Saint Vincent and the Grenadines–United Kingdom relations

From Wikipedia, the free encyclopedia
Jump to: navigation, search
The High Commission of Saint Vincent and the Grenadines, London

Saint Vincent and the Grenadines and the United Kingdom have a long history, tracing back to early British settlements and British conflicts with the French during the Colonial era.

History[edit]

Control of the island of Saint Vincent was ceded to Britain by the French following the signing of the Treaty of Paris in 1763. The French recaptured the island but ceded it again after the second Treaty of Paris in 1783.[1]

The British began a program of agricultural development and established plantations across the island; a program opposed by local Black Caribs.

Saint Vincent remained under British colonial rule for the until independence movements began in the 20th century.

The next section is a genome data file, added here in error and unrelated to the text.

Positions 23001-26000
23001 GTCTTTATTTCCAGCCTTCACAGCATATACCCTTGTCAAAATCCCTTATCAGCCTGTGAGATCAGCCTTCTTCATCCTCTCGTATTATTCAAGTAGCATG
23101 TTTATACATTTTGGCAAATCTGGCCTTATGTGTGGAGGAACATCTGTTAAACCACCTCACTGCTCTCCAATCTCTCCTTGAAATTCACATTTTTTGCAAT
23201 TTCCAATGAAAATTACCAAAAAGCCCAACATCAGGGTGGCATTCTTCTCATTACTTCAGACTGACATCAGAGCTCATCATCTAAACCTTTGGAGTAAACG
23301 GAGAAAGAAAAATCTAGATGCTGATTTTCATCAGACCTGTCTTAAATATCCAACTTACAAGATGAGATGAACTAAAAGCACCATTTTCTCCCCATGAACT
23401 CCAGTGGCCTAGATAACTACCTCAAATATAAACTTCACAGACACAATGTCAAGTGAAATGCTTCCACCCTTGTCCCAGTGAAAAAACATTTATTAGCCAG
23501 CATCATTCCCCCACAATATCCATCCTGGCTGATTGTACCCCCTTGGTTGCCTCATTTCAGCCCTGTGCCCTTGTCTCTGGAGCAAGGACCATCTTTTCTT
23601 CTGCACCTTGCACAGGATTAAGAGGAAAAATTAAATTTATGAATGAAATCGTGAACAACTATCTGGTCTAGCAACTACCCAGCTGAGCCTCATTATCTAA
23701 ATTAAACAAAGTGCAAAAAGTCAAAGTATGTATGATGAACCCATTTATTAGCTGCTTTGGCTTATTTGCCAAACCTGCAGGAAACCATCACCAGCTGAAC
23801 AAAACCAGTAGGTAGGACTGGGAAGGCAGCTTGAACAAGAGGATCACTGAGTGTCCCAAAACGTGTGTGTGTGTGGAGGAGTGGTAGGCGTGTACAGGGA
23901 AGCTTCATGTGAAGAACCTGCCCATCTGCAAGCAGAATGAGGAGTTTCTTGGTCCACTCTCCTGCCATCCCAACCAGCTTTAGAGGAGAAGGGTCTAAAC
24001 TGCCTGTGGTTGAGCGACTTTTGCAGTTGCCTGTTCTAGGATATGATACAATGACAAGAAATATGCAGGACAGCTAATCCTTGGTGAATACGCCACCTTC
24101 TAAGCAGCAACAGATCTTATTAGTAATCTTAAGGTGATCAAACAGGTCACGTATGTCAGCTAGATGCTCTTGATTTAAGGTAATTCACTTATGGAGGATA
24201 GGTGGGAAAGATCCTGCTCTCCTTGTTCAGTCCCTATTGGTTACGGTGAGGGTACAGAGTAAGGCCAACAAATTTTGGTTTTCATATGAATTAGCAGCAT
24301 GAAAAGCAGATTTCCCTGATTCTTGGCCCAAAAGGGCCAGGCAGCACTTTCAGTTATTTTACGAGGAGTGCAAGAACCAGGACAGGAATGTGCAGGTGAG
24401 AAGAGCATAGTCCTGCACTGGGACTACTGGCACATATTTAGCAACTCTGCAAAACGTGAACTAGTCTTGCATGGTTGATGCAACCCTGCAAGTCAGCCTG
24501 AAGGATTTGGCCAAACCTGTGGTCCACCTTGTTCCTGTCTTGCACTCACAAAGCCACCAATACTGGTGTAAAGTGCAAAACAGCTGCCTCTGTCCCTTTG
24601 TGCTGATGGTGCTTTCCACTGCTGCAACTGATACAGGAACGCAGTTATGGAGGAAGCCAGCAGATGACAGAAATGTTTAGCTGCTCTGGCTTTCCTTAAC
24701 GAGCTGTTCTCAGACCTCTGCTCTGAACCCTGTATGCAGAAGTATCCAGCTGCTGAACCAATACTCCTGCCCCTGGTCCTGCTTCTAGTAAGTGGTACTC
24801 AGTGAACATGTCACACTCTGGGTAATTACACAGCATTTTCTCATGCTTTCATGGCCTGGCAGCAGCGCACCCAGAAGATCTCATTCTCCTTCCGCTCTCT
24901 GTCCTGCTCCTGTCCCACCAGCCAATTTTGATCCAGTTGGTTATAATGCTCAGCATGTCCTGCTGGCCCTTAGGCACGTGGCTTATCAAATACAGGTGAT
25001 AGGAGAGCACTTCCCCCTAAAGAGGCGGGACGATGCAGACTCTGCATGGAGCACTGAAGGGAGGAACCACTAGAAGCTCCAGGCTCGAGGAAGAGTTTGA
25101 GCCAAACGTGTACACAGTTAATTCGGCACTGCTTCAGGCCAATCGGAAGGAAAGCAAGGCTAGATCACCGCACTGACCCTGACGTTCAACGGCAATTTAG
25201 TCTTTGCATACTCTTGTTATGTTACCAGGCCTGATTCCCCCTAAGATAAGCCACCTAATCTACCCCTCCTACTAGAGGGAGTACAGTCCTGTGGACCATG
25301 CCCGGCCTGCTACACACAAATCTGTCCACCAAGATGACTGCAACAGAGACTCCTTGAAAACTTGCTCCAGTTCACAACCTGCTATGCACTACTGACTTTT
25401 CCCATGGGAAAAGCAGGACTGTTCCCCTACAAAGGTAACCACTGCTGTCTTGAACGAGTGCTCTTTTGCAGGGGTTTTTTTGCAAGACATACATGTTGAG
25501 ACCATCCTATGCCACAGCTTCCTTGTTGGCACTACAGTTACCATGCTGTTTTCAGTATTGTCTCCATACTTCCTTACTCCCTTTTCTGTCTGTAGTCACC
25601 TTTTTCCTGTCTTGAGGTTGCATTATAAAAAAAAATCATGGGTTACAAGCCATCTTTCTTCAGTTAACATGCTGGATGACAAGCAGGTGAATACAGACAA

Saint Vincent was granted "associate statehood" status by Britain on 27 October 1969. This gave Saint Vincent complete control over its internal affairs but was short of full independence. On 27 October 1979, following a referendum under Milton Cato, Saint Vincent and the Grenadines became the last of the Windward Islands to gain independence. Independence came on the 10th anniversary of Saint Vincent's associate statehood status.[2]

Current relations[edit]

Saint Vincent and the Grenadines maintains a High Commission in South Kensington in London. In turn, the United Kingdom maintains a High Commission in Bridgetown, Barbados which also serves as High Commission to Saint Vincent and the Grenadines.

References[edit]

External links[edit]